Significance of compressional tectonic on pore pressure distribution in Perth Basin
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The Perth Basin is one of the major tectonic structures along the western continental margin of Australia and was initially formed through the rifting and break-up of the Indian and Australian plates. The severe tectonic movements accompanied and occurred after the break-up are responsible for the most structural elements and for the distribution of pore pressure in the basin. Investigations on the well log data from the Perth Basin have identified shale intervals which are characterised as overpressured in some parts of the basin, whereas similar shale intervals found to be normally pressured in other parts of the basin. The phenomena of overpressure have frequently been reported while drilling the same intervals. Based on this research, sections with overpressure were observed in the majority of the wells in the basal section of the Kockatea shale where there were less tectonic activities have been recorded. Normal pore pressure was observed in shallower wells in the Kockatea shales which were located within uplifted sections that were more tectonically active areas. Based on the results of this research, the pore pressure distribution in the Kockatea Shale varied significantly from one part of the Perth Basin to another as a result of compressive tectonic stress. Compressional tectonic activities either induced fracturing in shallower localities (e.g. Beagle Ridge, Cadda Terrace and the adjacent terraces) or removed part of the Kockatea Shale as a result of faulting resulting in overpressures being released. Regions with less intensity of the tectonic activities showed an increase in pressure gradients as approaching away from the centre of uplift.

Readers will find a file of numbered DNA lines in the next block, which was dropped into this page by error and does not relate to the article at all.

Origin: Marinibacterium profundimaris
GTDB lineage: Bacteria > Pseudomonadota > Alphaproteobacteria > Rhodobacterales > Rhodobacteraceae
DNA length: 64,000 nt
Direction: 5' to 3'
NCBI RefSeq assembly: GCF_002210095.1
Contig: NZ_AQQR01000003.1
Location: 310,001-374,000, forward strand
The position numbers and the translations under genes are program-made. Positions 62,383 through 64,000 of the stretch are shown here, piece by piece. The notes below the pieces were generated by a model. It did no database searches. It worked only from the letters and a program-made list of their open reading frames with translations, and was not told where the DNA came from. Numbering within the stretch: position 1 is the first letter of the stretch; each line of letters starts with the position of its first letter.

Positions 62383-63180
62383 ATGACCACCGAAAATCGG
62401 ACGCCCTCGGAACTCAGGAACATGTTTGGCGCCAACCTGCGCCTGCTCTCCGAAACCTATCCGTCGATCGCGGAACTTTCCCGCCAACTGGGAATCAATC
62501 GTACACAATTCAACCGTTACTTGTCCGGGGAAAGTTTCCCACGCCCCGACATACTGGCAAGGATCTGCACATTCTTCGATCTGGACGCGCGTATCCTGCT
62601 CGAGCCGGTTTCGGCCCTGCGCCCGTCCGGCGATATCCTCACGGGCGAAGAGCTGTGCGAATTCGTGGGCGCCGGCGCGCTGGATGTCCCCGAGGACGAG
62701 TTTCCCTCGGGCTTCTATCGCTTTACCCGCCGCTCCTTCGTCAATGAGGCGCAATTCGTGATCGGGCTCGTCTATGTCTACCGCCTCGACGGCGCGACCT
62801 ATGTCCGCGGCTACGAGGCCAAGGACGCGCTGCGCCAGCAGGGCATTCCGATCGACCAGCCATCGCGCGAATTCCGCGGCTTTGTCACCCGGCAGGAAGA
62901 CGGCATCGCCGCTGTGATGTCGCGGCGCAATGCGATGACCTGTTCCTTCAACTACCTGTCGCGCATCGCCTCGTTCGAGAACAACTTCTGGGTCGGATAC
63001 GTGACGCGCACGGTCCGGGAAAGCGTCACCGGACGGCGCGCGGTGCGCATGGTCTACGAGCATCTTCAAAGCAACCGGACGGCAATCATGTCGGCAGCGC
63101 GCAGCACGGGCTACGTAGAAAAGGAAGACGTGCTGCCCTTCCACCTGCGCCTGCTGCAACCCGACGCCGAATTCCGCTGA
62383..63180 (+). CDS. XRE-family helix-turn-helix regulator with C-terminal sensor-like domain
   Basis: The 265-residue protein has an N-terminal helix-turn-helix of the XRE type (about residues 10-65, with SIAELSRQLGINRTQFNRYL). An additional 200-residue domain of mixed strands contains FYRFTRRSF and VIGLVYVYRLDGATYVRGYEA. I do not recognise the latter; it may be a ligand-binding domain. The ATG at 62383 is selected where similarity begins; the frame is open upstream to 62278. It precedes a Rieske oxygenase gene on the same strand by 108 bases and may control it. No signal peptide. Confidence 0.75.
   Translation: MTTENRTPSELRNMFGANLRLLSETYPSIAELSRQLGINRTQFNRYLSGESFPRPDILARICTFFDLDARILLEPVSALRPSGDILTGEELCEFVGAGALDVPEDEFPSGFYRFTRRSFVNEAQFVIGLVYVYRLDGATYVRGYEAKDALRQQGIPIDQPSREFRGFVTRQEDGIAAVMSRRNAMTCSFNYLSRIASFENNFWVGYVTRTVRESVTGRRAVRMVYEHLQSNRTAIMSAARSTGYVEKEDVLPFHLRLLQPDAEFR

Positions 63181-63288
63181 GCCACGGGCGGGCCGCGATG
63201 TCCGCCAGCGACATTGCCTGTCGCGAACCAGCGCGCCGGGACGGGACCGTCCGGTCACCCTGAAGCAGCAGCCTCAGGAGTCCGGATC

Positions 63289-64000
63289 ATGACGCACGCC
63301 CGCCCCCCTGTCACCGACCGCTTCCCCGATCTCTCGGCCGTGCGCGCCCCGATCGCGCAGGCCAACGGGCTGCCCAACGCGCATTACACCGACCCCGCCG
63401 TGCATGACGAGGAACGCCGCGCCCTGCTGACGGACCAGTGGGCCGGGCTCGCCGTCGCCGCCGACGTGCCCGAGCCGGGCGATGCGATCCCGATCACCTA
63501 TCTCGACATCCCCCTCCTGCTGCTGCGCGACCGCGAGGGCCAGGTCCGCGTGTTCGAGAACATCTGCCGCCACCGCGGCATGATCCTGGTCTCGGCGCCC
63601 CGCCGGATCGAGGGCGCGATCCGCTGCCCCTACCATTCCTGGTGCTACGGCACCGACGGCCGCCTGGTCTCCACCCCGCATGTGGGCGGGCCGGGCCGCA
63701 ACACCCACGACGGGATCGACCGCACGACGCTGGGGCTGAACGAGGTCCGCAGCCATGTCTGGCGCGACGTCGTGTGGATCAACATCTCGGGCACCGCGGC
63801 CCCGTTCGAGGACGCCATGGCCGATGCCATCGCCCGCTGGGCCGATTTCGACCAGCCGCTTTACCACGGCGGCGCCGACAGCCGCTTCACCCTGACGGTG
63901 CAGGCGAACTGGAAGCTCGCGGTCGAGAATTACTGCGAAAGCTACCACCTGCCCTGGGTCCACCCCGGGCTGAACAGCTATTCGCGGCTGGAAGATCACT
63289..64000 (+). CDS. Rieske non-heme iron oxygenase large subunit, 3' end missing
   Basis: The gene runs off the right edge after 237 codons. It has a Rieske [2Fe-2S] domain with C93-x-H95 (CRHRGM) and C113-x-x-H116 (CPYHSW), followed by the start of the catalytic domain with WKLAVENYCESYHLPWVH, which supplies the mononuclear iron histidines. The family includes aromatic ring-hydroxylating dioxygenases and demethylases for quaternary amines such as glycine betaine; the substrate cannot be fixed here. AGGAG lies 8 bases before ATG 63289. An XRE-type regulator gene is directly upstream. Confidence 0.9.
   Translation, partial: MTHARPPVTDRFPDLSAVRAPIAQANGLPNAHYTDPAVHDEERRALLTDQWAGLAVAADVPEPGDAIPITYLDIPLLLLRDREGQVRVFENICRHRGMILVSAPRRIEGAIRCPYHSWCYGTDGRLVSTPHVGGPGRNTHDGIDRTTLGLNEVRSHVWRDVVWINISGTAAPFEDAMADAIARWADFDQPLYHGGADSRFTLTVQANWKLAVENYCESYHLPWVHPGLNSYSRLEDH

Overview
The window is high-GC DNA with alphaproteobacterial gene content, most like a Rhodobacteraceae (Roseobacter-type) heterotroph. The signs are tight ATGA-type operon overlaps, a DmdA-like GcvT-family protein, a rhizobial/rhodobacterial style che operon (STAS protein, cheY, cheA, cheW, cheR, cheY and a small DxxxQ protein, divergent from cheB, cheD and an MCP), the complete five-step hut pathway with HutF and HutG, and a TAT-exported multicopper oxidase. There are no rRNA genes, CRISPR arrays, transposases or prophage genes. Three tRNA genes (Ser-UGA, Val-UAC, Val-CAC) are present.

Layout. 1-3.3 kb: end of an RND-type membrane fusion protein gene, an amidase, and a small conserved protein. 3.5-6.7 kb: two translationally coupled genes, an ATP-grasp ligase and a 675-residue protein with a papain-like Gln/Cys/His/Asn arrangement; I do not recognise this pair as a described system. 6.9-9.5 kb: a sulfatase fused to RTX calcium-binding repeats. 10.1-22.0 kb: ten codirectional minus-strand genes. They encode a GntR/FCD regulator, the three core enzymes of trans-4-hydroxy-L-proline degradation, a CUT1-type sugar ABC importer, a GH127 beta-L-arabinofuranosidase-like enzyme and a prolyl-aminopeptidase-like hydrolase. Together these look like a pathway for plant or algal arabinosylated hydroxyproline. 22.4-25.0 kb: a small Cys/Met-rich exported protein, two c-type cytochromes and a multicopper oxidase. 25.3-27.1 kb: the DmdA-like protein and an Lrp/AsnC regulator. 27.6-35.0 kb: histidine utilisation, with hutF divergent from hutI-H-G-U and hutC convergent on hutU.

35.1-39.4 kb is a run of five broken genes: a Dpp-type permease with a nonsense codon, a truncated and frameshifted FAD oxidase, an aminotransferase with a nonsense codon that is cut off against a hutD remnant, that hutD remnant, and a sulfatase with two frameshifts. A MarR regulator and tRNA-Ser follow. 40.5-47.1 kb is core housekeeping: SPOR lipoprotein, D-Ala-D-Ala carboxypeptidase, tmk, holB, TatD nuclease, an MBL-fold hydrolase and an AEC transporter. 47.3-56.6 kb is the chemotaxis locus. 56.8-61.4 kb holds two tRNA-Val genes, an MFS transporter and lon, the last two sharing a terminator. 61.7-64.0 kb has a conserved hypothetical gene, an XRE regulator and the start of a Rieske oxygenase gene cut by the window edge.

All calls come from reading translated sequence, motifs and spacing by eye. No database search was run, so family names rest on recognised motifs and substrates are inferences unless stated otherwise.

NOTICE: this is the author’s version of a work that was accepted for publication in the Journal of Unconventional Oil and Gas Resources. Changes resulting from the publishing process, such as peer review, editing, corrections, structural formatting, and other quality control mechanisms may not be reflected in this document. Changes may have been made to this work since it was submitted for publication. A definitive version was subsequently published in the Journal of Unconventional Oil and Gas Resources, Vol.7, (2014). DOI: 10.1016/j.juogr.2014.01.001
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